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Techsploits

Reverse Social Engineering

By Annalee Newitz

SOCIAL ENGINEERING is the salacious second cousin to hacking. It's a glorified term for conning, equivalent to using the word sanitation engineer when you really mean garbage collector. But it's also undeniably rather glamorous--social engineers don't spend hours in front of the computer screen poring over code and running port scans like hackers do. They get passwords and other secret information by manipulating people.

The beauty part of social engineering is that most people understand how it works. Few people truly appreciate a novel buffer-overflow attack launched against certain insecure web applications. But almost anyone can understand the cunning required to pretend you're a phone-repair technician in order to coax access codes to your local telecom switching station out of a middle-management type.

Social engineering is a tried-and-true covert intel-gathering method outside the world of hacking, too. Investigative journalists might, for example, pose as mental patients in order to find out how state institutions treat people when the media isn't watching. A university student might pose as a teaching assistant to gain access to a certain professor's office, which just happens to contain copies of an upcoming exam.

Recently, for my own odd reasons, I've been mulling over the idea of reverse social engineering. What exactly would that mean? I found a few descriptions of it on security websites, where it's treated as a subset of social engineering.

According to analyst Sarah Granger, reverse social engineering is sort of like social engineering crossed with reverse psychology. Instead of pretending to be somebody who needs help in order to gain information from employees of a company, you pretend to be someone in a position of authority to whom employees will turn for help.

A common example of this strategy would be to attack a website in some way and then list yourself as the administrator to contact with problems. When people write to you and ask for help fixing the site, you require them to give you some kind of information to "verify" who they are. Then you repair the site and keep the information, and nobody is the wiser.

This, to me, makes no sense as a definition. I'm looking for something that's more like a combination of social engineering and reverse engineering: a term that will describe the process that occurs when you take some social device or phenomenon apart in order to understand it, then proceed to re-create it in a way that suits you. Reverse engineering, remember, is what you do when you take a piece of hardware or software apart to figure it out. Sometimes, the process involves building a copy of it for your own uses.

So, by my lights, reverse social engineering would describe what Galileo did, or Karl Marx. Both took the universe apart, piece by piece, in order to understand physical and social mechanisms.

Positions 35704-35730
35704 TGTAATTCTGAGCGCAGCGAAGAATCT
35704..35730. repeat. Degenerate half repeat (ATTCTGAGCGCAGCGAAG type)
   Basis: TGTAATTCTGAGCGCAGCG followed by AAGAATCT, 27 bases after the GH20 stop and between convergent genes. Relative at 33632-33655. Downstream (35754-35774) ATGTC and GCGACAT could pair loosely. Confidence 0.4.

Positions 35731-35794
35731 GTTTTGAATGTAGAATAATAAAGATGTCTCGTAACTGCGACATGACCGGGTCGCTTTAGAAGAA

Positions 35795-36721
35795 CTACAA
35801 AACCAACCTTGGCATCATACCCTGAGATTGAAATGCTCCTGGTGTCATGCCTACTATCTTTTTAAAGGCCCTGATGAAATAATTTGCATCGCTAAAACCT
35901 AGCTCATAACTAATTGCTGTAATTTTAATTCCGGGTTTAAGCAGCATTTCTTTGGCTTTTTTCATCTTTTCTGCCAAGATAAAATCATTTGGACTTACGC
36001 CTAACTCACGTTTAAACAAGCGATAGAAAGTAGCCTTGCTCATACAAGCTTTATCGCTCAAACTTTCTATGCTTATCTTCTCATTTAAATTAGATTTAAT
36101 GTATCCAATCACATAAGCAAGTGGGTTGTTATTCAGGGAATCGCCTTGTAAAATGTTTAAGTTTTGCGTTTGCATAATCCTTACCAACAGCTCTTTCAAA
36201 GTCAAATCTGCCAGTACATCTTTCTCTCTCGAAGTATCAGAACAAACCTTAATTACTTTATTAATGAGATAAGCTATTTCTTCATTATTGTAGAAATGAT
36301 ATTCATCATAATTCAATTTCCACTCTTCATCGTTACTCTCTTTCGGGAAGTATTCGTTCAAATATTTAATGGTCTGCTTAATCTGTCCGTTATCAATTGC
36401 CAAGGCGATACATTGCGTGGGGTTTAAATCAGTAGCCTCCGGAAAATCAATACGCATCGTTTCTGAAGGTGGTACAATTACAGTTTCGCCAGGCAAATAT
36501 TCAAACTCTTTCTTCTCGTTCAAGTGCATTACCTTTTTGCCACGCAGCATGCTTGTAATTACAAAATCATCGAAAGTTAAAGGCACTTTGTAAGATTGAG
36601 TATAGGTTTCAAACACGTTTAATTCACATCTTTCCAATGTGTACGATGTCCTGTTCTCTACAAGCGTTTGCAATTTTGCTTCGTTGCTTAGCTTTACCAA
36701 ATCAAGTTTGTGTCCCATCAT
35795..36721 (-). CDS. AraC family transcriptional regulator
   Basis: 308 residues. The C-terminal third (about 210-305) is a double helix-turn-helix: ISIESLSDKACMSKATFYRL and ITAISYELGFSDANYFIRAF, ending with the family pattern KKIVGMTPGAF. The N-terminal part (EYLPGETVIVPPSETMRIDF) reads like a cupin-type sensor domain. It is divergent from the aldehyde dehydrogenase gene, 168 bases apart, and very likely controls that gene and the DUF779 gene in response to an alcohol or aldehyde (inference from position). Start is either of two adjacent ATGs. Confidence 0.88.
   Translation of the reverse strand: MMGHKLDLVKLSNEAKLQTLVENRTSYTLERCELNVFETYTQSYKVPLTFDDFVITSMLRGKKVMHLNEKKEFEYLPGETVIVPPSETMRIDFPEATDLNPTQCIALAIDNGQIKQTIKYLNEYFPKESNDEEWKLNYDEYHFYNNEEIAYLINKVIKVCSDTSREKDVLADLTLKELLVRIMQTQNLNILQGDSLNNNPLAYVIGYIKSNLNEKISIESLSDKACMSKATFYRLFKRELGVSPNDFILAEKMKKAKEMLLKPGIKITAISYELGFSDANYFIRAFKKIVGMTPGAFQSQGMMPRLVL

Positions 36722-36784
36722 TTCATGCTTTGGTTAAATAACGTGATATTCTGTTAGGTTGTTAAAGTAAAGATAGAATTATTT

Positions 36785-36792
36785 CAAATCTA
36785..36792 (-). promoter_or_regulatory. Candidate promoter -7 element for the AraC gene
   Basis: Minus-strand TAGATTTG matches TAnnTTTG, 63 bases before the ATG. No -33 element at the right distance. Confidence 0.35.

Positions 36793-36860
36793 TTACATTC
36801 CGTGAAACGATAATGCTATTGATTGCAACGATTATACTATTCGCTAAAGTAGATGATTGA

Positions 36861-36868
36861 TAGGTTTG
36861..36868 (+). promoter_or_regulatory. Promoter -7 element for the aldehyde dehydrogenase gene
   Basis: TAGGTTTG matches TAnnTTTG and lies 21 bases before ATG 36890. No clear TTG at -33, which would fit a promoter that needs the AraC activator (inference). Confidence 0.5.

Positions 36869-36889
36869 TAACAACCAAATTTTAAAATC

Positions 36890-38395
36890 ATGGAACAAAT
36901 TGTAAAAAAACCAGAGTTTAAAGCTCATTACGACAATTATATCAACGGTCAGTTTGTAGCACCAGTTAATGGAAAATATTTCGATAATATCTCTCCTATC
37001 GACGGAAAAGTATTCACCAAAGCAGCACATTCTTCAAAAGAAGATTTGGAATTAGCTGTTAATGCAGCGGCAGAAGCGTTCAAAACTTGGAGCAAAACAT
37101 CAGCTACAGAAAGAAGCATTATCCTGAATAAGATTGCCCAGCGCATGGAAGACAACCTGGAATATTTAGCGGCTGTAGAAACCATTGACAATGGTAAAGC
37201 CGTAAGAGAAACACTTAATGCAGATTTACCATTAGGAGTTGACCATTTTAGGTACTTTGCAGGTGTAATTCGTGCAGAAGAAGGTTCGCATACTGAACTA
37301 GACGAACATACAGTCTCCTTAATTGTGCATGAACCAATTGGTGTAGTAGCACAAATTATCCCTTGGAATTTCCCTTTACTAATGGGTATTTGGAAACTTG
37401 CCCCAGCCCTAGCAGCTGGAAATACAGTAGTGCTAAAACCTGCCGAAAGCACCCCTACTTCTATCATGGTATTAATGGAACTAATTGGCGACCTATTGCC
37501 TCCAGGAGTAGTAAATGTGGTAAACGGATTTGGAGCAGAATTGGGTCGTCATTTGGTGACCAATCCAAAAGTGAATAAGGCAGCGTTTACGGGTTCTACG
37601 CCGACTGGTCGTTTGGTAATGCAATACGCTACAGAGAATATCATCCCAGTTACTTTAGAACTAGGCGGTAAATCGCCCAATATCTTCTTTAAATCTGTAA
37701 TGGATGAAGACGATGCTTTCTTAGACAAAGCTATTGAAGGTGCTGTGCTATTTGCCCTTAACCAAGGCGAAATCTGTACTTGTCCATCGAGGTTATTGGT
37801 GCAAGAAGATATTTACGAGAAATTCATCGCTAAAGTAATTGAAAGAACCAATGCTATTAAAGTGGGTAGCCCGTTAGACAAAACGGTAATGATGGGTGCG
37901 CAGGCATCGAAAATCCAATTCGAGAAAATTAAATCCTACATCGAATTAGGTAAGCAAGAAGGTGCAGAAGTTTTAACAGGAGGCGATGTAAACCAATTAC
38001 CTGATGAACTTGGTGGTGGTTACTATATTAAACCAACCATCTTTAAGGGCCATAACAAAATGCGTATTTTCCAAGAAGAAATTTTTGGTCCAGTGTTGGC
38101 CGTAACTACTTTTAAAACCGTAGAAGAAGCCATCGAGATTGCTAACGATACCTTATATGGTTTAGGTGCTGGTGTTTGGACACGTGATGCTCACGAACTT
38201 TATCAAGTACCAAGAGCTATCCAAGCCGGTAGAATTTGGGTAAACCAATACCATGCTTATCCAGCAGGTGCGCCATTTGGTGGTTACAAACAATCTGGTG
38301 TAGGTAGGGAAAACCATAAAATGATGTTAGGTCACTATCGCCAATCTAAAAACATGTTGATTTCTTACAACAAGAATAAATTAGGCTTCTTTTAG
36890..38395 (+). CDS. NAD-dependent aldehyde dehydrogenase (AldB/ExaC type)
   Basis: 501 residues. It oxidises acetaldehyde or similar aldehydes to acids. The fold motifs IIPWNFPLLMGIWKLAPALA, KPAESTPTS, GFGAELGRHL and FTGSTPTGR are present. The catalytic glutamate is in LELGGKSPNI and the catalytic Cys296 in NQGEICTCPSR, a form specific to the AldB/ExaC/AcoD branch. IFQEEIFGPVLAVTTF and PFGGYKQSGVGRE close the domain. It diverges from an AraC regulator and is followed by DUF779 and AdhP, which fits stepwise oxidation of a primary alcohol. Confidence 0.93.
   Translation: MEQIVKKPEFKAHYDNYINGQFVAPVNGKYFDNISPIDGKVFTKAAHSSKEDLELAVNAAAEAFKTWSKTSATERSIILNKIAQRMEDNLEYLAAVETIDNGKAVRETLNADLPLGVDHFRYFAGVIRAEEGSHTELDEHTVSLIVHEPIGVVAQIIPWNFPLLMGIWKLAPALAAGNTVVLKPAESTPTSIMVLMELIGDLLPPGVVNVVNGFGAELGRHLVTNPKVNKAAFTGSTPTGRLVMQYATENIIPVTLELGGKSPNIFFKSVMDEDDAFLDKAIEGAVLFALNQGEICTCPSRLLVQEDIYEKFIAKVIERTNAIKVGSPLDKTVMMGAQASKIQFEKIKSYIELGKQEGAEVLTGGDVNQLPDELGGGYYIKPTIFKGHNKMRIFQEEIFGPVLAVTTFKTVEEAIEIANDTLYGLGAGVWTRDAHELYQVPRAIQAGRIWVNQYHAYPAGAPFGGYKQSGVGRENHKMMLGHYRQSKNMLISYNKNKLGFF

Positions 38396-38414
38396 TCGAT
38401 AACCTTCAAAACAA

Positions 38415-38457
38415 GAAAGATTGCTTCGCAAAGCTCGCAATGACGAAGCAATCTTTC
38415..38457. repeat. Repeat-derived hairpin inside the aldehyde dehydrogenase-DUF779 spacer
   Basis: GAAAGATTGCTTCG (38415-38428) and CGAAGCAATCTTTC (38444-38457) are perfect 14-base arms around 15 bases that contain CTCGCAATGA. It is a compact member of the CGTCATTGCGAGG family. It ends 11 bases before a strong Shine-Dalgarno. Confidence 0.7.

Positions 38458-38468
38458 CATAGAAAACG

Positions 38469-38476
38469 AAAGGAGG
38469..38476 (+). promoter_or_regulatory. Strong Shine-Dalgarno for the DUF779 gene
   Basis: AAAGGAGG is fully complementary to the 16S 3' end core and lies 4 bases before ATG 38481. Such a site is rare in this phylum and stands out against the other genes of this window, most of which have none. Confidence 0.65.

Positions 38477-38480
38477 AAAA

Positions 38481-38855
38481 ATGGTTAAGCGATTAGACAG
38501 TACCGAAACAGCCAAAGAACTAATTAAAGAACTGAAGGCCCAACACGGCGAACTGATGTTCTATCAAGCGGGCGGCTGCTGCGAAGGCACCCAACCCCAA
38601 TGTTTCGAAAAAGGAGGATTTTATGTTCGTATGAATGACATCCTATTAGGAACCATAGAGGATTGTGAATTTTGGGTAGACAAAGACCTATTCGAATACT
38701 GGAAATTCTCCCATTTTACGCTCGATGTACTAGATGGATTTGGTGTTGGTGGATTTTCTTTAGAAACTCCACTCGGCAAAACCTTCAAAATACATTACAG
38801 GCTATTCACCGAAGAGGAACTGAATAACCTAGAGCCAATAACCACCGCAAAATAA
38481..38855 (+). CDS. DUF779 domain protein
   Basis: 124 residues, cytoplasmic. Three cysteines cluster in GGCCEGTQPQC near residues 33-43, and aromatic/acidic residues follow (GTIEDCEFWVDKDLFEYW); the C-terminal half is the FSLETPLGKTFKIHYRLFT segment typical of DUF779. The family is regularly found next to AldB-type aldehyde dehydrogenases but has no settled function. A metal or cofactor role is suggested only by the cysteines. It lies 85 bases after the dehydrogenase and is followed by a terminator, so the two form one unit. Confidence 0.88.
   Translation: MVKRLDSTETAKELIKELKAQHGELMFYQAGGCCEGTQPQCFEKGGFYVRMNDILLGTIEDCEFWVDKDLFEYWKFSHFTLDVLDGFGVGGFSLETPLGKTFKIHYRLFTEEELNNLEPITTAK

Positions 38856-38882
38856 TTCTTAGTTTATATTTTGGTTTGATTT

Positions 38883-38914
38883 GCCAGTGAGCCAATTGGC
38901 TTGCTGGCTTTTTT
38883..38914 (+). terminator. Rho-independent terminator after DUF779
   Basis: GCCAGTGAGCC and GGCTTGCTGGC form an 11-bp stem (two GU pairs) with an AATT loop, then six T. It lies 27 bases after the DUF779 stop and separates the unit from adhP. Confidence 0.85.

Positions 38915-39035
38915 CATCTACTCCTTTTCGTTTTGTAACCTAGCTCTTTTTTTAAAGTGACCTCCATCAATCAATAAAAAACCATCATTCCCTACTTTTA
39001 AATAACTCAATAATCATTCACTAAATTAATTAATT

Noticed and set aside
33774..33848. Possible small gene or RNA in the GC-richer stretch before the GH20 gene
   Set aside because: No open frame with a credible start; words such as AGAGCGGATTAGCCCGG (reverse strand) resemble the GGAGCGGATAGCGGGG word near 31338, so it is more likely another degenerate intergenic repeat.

Armed with my own private definition of reverse social engineering, I have a little project I'd like to work on in 2004. Not one to start small, I propose a hack on the concept of private property. Certainly, I'm not the first person to try this: everyone from Marx to Richard Stallman has been there before me. But there's no harm in revisiting a favorite exploit of the reverse social engineers.

First, consider what private property is: a thing, idea or location that belongs exclusively to an individual or corporation. At its most basic level, this kind of ownership can be fairly helpful; it keeps me from using somebody's else's toothbrush or firewood. At its most abstract, private property means I can't walk in certain locations or play copyrighted songs in a public place.

Why do we have private property? There are many ways to answer this question that range from the political to the psychological, but I'd wager that most of them would boil down to one thing: We use it to measure value, whether that's emotional, economic or social. The more private property I have, the richer I am. Privately held items of all kinds are generally valued more than publicly held ones. Even when it comes to romantic relationships, people tend to rate monogamous ones--in which I have exclusive rights to access my partner sexually--more highly than polyamorous ones.

What would happen if we engineered a slightly different version of private property? We could pick one aspect of the concept and just tweak it a little, perhaps removing the connection between value and exclusivity. The more exclusive an item, the less we would value it. Thus, I could still have my private toothbrush, but it wouldn't be worth very much. Other items, like a car or a building, would grow in value the more they could be shared with other people.

Just a thought. Happy New Year.


Annalee Newitz (reverse@techsploitation.com) is not always a surly media nerd.


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From the January 1-7, 2004 issue of Metro, Silicon Valley's Weekly Newspaper.

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